From my experience, tongues is under a person’s control, which Paul seems to teach in 1 Cor 14:26-40 (although that’s having to do with tongues as a prophetic proclamation to the church, rather then tongues as a prayer language).

      Does that help at all?

      • Tongues is always subject to the speaker wether spoken in personal prayer life or for corporate edification of the body of believers.

  • 3. All tongues’ speakers (Max. of three and in turn) must be translated. Again, the command is clear: “and let someone interpret.” The next verse make the point even more emphatic: “But if there is no one to interpret, let each of them keep silent in church…”
    There is a two fold responsibility in this instruction… the first is to the speaker of tongues, if there is no interpreter in the church then a message in tongue isn’t to be given. The second responsibility is to the one given the interpretation and that is to GIVE the interpretation. If the interpritation is revealed but that one refuses to give it then it is his disobedience and not that of the one speaking in tongues.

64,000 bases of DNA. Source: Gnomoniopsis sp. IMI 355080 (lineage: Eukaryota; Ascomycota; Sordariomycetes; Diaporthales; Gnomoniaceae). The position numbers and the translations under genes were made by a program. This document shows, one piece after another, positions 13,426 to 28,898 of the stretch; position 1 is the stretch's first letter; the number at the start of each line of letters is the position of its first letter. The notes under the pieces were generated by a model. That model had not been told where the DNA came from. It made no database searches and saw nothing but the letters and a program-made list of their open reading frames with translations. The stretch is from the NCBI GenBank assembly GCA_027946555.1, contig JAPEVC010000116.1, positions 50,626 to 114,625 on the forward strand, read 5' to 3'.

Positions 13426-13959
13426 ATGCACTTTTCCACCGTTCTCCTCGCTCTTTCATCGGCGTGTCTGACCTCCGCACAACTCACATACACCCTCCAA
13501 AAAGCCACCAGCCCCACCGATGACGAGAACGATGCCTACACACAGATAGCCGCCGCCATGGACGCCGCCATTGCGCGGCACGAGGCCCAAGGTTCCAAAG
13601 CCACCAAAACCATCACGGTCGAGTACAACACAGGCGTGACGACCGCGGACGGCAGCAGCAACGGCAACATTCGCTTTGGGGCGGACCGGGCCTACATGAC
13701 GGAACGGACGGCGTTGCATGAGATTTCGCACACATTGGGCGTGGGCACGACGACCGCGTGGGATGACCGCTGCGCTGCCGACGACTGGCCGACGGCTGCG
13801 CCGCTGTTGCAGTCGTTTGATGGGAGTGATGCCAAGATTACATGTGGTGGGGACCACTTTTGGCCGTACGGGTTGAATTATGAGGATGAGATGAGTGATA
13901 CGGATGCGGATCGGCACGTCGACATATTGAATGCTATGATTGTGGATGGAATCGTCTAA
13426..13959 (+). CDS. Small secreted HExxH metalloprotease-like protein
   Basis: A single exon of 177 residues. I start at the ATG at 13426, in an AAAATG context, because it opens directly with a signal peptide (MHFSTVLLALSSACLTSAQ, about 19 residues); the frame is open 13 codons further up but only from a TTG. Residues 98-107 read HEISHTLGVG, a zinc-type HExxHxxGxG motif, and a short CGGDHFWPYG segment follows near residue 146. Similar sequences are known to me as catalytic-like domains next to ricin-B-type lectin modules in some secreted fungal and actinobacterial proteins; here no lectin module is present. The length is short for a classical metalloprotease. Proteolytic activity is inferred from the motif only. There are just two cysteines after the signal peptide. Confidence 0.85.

• R.M.

      Thanks for your input.

      I guess I question how the tongues’ speaker is not culpable when the text says: Two or at most three (plural)… and let someone interpret. But if there is no one (singular) to interpret, let each of them (plural) keep silent in church…”

      In other words, Paul is not commanding the interpreter to keep silent, he is giving a direct command to the person speaking in a tongue. And the command is: If there is no interpreter, keep silent. Therefore, if there is no interpretation, the person who spoke in tongues has disobeyed this command to keep silent.

      Don’t you think?

      Lord bless,

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  • J. Gary Ellison

    I appreciate you taking the time to write on this subject. I was raised in the Assemblies of God and have been an AG missionary, training pastors for the past 30 years, and I thoroughly agree with your points 1, 2, and 3. That is what I have always taught, even before when I pastored in the States.